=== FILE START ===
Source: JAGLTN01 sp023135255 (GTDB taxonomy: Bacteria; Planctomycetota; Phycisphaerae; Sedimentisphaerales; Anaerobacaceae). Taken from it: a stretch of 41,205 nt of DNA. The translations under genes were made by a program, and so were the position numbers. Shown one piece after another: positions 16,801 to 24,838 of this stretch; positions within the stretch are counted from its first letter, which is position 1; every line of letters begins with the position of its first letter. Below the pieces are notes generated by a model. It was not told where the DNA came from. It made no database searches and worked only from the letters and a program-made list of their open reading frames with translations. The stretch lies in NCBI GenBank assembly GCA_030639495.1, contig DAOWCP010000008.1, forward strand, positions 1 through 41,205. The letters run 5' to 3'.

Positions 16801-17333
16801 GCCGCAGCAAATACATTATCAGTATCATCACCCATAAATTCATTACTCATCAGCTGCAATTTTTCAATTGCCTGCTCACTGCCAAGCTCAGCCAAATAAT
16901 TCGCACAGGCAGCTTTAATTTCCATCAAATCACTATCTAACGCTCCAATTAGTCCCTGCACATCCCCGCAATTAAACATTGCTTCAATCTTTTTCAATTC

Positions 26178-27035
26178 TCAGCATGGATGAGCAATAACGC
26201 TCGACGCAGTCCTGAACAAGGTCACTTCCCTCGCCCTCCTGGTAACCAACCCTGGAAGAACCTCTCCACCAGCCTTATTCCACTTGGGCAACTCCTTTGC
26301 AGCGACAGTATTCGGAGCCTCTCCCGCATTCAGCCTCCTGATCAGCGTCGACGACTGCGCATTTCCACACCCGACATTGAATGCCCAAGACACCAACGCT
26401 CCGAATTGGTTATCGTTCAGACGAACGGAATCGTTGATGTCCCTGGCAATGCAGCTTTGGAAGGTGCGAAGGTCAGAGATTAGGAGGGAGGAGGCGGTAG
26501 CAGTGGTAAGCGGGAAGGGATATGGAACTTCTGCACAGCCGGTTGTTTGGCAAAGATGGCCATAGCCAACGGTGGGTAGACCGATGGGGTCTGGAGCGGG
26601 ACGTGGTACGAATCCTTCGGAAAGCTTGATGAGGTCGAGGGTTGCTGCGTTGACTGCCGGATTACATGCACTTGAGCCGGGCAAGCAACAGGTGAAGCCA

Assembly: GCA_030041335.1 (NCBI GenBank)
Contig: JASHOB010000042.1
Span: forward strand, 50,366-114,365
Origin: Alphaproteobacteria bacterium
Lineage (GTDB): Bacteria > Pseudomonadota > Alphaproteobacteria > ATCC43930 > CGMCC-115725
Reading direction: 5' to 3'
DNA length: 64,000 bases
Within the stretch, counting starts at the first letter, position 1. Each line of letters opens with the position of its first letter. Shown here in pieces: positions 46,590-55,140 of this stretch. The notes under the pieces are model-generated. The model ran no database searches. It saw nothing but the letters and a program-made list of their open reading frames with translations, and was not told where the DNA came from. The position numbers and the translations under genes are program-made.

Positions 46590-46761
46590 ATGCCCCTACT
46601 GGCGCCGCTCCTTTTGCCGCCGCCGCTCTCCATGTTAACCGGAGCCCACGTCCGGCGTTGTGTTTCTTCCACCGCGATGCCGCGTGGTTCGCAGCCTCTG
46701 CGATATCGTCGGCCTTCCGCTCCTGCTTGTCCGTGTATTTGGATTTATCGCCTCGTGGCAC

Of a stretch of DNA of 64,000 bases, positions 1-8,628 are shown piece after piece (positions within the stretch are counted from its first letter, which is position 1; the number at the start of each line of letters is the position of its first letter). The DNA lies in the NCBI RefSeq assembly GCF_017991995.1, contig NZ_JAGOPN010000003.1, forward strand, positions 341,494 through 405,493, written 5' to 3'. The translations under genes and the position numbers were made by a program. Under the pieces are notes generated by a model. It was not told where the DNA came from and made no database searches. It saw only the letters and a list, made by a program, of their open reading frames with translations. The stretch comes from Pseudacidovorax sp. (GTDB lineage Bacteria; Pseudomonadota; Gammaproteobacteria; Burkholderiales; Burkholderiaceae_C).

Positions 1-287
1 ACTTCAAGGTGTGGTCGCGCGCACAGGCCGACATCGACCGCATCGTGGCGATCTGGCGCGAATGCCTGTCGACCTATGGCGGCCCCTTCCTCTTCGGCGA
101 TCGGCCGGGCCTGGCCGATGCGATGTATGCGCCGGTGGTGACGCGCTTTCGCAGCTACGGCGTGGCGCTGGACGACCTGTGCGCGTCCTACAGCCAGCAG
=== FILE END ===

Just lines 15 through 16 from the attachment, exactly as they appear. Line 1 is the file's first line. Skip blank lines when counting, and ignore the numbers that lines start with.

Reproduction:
Origin: Alphaproteobacteria bacterium
Lineage (GTDB): Bacteria > Pseudomonadota > Alphaproteobacteria > ATCC43930 > CGMCC-115725